One of the stars of the 2002 RACV Home Show was the Sharp AQUOS LCD flat-screen television. Gizmo watched as the AQUOS, which lacks photogenic pizzaz but has real visual presence, drew significant crowds with its slim profile and outstanding image clarity which can be viewed at an angle of 170 degrees. Apart from the obvious advantages of weight and size that the units to be hung picture-style on the wall, AQUOS displays are designed to receive signals from several different sources including DVD, TV, video, video cameras and projectors. Sharp has released 15" and 20" AQUOS models featuring an anti-glare coating as well as reduced flicker levels and low power .
Because of its ability to display signals from various sources including images and special effects generated on PC, Sharp also see a role for these screens in broadcasting and post-production areas. Currently available in 15" and 20" models at a cost of AUS$2,295 and AUS$5,995 respectively.
For further information see www.sharp.net.au.
About the Author
Mike grew up thinking he would become a mathematician, accidentally started motorcycle racing, got a job writing road tests for a motorcycle magazine while at university, and became a writer. As a travelling photojournalist during his early career, his work was published in a dozen languages across 20+ countries. He went on to edit or manage over 50 print publications, with target audiences ranging from pensioners to plumbers, many different sports, many car and motorcycle magazines, with many more in the fields of communication - narrow subject magazines on topics such as advertising, marketing, visual communications, design, presentation and direct marketing. Then came the internet and Mike managed internet projects for Australia's largest multimedia company, Telstra.com.au (Australia's largest Telco), Seek.com.au (Australia's largest employment site), top100.com.au, hitwise.com, and a dozen other internet start-ups before founding Gizmag in 2002. Now he writes and thinks.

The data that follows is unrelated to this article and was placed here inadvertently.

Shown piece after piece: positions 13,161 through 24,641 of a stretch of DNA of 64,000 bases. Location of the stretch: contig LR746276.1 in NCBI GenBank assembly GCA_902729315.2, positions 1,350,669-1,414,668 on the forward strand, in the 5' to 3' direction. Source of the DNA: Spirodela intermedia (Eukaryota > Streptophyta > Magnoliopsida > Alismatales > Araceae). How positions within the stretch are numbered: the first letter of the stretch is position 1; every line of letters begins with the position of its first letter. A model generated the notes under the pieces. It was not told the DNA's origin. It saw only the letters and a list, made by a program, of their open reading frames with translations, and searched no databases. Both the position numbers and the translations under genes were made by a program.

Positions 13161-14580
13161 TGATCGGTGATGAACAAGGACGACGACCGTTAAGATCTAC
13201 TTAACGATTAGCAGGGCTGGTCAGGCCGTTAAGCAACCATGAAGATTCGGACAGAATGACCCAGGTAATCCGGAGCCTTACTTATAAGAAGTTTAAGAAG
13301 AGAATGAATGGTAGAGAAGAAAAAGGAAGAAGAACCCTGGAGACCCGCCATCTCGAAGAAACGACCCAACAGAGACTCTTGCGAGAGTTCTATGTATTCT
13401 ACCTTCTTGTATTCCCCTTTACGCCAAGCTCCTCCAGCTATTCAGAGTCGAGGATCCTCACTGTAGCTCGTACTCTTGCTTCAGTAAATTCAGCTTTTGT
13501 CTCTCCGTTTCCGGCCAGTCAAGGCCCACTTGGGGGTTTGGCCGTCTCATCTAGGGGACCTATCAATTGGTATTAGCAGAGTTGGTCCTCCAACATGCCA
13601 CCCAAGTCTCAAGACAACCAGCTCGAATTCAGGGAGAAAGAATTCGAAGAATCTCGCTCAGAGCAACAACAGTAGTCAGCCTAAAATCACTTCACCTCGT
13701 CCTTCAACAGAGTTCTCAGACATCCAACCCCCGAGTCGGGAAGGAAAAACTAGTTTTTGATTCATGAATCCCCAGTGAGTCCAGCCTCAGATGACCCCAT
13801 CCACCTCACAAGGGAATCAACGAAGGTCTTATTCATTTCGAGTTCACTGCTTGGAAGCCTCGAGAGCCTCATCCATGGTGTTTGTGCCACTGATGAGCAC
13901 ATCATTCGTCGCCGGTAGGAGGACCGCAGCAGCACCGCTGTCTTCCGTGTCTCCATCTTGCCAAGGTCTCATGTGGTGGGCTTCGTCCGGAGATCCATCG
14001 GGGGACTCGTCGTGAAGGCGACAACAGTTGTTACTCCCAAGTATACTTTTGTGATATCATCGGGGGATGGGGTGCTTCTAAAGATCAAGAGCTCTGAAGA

All articles by Mike Hanlon